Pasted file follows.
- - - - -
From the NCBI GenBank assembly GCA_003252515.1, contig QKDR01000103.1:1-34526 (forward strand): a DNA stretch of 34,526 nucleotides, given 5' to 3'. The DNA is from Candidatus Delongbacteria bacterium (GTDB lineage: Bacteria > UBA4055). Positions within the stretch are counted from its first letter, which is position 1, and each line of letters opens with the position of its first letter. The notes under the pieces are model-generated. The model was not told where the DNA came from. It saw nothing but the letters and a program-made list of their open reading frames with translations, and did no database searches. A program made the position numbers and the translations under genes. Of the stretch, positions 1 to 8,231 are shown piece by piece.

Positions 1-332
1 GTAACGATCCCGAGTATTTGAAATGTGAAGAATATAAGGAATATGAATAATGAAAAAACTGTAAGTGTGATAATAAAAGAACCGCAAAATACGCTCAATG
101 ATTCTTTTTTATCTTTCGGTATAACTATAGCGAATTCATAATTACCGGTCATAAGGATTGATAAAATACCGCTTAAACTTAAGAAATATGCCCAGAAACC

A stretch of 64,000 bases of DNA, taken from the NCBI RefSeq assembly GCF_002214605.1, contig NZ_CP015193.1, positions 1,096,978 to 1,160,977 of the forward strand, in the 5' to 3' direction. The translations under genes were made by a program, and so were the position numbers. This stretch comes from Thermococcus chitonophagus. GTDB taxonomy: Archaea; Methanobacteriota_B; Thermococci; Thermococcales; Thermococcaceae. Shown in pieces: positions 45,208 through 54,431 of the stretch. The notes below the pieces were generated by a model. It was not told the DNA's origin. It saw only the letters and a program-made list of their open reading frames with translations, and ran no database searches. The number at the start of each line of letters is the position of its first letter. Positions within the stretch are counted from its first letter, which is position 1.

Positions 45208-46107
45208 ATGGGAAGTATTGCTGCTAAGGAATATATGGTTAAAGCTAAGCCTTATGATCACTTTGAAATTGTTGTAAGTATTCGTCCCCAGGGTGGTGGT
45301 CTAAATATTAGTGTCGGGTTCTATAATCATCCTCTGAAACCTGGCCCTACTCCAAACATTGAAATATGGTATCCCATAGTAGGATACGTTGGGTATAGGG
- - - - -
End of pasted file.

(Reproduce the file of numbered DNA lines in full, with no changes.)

From the NCBI GenBank assembly GCA_003252515.1, contig QKDR01000103.1:1-34526 (forward strand): a DNA stretch of 34,526 nucleotides, given 5' to 3'. The DNA is from Candidatus Delongbacteria bacterium (GTDB lineage: Bacteria > UBA4055). Positions within the stretch are counted from its first letter, which is position 1, and each line of letters opens with the position of its first letter. The notes under the pieces are model-generated. The model was not told where the DNA came from. It saw nothing but the letters and a program-made list of their open reading frames with translations, and did no database searches. A program made the position numbers and the translations under genes. Of the stretch, positions 1 to 8,231 are shown piece by piece.

Positions 1-332
1 GTAACGATCCCGAGTATTTGAAATGTGAAGAATATAAGGAATATGAATAATGAAAAAACTGTAAGTGTGATAATAAAAGAACCGCAAAATACGCTCAATG
101 ATTCTTTTTTATCTTTCGGTATAACTATAGCGAATTCATAATTACCGGTCATAAGGATTGATAAAATACCGCTTAAACTTAAGAAATATGCCCAGAAACC

A stretch of 64,000 bases of DNA, taken from the NCBI RefSeq assembly GCF_002214605.1, contig NZ_CP015193.1, positions 1,096,978 to 1,160,977 of the forward strand, in the 5' to 3' direction. The translations under genes were made by a program, and so were the position numbers. This stretch comes from Thermococcus chitonophagus. GTDB taxonomy: Archaea; Methanobacteriota_B; Thermococci; Thermococcales; Thermococcaceae. Shown in pieces: positions 45,208 through 54,431 of the stretch. The notes below the pieces were generated by a model. It was not told the DNA's origin. It saw only the letters and a program-made list of their open reading frames with translations, and ran no database searches. The number at the start of each line of letters is the position of its first letter. Positions within the stretch are counted from its first letter, which is position 1.

Positions 45208-46107
45208 ATGGGAAGTATTGCTGCTAAGGAATATATGGTTAAAGCTAAGCCTTATGATCACTTTGAAATTGTTGTAAGTATTCGTCCCCAGGGTGGTGGT
45301 CTAAATATTAGTGTCGGGTTCTATAATCATCCTCTGAAACCTGGCCCTACTCCAAACATTGAAATATGGTATCCCATAGTAGGATACGTTGGGTATAGGG